Why effective managers act like military leaders

Managers at any level of an organisation would be wise to take a page out of military officers’ books.

That doesn’t necessarily entail ordering your reports to drop and give you 20 every time they’re late. Instead, it means always putting your team’s interests above your own.

So says management theorist Simon Sinek, who appeared on the TED stage explaining how leaders can create a company culture of trust and cooperation.

Sinek mentions Captain William Swenson, who was awarded the congressional Medal of Honour in 2013. When his column came under ambush in Afghanistan, Swenson ran into live fire to rescue the wounded officers. Someone captured the entire experience on camera, including the moment when Swenson bent over to kiss a wounded soldier before putting him in a helicopter.

At first, Sinek thought altruistic people like Swenson were simply drawn to military service. Then he realised it works the other way around — the military environment can prompt anyone to act selflessly.

Unfortunately, this is hardly the current environment in most organisations.

“In the military, they give medals to people who are willing to sacrifice themselves so that others may gain. In business, we give bonuses to people who are willing to sacrifice others so that we may gain. We have it backwards,” he quips.

But moving ahead at the expense of others teaches your subordinates to do the same, to the detriment of the organisation as a whole. That’s because employees spend time competing with and fearing each other instead of joining forces and protecting the company from external threats.

A truly effective leader knows to put her employees’ well-being before her own, so that her employees ultimately do the same for her and for the organisation.

“When a leader makes the choice to put the safety and lives of the people inside the organisation first, to sacrifice their comforts and sacrifice the tangible results, so that the people remain and feel safe and feel like they belong, remarkable things happen,” Sinek says.

Sinek is hardly the first person to find universal management lessons in military leadership.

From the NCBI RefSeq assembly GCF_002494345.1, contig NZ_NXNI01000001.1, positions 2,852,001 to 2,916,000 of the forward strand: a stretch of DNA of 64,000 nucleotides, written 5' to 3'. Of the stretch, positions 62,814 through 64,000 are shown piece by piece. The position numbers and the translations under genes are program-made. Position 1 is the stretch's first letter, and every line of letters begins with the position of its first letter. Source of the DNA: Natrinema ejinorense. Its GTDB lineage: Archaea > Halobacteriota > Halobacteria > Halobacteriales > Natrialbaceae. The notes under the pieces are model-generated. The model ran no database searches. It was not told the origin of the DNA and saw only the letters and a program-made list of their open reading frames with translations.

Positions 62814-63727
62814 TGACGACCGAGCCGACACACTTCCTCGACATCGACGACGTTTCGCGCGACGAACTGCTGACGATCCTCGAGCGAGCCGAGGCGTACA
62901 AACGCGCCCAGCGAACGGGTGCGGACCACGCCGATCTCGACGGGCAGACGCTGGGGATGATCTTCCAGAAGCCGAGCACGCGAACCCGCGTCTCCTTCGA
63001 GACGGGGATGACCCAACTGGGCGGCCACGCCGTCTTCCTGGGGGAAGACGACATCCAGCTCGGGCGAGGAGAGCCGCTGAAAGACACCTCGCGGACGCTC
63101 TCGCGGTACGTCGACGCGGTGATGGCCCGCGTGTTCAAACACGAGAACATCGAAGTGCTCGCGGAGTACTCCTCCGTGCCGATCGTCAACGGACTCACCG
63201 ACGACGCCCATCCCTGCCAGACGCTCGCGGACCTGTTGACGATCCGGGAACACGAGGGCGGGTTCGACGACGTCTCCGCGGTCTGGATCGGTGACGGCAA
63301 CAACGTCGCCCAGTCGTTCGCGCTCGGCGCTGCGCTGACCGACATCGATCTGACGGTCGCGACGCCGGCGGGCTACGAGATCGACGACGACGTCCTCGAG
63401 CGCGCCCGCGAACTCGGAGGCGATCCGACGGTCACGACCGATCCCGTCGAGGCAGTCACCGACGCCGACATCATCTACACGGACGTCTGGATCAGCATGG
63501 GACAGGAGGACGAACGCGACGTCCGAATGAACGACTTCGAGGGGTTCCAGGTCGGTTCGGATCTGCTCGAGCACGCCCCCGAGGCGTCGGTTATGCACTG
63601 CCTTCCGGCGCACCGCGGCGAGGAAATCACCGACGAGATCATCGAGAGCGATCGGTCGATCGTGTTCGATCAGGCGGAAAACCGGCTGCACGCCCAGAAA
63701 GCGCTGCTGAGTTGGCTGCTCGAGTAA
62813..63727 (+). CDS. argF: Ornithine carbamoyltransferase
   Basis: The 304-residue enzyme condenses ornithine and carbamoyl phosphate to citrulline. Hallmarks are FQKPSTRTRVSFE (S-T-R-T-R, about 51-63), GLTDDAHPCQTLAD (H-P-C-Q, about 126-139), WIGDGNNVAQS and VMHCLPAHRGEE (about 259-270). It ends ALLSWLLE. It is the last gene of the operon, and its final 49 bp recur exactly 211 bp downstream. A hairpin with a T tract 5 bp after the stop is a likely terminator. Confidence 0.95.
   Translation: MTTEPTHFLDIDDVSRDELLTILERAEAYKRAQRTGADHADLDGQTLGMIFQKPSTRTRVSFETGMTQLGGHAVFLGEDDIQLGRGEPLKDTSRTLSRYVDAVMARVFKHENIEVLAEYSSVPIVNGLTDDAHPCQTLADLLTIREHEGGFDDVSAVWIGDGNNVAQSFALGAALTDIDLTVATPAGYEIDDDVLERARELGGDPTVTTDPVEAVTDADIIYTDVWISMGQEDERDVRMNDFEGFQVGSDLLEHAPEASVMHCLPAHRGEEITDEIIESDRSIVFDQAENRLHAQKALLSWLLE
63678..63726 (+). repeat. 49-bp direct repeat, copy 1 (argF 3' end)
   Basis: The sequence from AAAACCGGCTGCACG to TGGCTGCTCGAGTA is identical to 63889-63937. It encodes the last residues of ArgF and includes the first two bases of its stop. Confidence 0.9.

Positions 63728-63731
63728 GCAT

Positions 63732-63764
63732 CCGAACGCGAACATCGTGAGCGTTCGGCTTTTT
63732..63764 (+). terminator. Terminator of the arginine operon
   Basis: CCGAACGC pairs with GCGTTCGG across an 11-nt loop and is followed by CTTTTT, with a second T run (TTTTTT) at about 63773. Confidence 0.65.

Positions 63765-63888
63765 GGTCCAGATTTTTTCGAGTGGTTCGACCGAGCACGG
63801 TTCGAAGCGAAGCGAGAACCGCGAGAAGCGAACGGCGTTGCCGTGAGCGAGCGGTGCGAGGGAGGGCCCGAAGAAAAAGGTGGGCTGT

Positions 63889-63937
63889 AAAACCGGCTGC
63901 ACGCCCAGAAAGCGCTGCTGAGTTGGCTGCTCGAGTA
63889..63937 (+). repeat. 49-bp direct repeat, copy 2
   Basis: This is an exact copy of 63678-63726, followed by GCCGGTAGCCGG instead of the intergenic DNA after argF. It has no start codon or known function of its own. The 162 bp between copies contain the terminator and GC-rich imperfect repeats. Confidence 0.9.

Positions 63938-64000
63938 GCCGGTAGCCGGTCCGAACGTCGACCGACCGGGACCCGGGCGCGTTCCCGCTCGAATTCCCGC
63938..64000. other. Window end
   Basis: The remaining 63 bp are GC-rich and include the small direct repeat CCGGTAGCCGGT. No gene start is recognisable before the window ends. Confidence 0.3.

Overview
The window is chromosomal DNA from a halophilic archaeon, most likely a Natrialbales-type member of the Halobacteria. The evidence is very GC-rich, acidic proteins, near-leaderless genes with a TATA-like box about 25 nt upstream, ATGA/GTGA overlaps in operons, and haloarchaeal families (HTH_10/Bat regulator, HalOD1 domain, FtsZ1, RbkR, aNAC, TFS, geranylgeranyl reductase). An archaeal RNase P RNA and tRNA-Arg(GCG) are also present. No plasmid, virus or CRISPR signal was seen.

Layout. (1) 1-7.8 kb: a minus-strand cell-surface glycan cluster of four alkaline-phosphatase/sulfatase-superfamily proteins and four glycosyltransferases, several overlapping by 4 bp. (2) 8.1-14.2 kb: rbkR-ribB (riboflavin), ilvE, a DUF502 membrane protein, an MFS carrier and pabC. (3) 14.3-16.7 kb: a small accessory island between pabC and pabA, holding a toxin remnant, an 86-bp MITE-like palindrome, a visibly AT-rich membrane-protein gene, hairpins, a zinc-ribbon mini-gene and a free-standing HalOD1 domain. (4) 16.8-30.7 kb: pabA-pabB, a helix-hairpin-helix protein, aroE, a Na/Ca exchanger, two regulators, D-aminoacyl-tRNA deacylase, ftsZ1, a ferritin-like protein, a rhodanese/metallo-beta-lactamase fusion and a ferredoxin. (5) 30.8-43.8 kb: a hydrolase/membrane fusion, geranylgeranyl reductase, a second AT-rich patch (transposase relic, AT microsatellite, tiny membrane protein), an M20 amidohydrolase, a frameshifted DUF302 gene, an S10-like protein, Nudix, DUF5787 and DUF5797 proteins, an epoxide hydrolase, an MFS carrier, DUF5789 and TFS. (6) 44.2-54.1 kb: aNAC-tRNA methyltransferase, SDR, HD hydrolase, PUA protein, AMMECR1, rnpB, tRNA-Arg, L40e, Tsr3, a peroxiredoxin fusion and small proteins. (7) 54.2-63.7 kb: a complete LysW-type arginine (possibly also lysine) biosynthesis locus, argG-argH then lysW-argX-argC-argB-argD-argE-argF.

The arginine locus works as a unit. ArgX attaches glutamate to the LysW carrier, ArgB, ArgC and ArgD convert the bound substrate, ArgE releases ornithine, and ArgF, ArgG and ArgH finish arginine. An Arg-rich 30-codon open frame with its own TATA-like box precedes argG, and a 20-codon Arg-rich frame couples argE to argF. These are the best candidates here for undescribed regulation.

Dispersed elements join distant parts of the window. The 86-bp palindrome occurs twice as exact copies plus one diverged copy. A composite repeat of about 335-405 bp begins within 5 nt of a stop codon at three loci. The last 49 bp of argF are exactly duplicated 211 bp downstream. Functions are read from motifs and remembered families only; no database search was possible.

In 2009, Colonel Tom Kolditz, professor and head of the department of Behavioural Sciences and Leadership at the U.S. Military Academy at West Point, told The Harvard Business Review that military leaders he interviewed had in common “a tendency to focus on their followers, and to put their own personal well-being and safety behind that of the people that they were leading. They lived common lifestyles with their followers, they shared risks with their followers, and in general, by doing that, they developed high levels of trust and loyalty from the people who they were with.”

Similarly, the late Colonel Eric Kail extolled the virtue of selflessness in a Washington Post column. He quoted one of his own leaders: “To lead is to serve; nothing more, nothing less.” Whenever you give an order to one of your subordinates, you should ask yourself whether it’s something you’d also be willing to do.

Sinek wraps up his talk by explaining that the very definition of leadership is being the first one to head into dangerous territory: “We call them leaders because they take the risk before anybody else does. We call them leaders because they will choose to sacrifice so that their people may be safe and protected and so their people may gain, and when we do, the natural response is that our people will sacrifice for us.”

Watch Sinek’s┬áTED Talk here:

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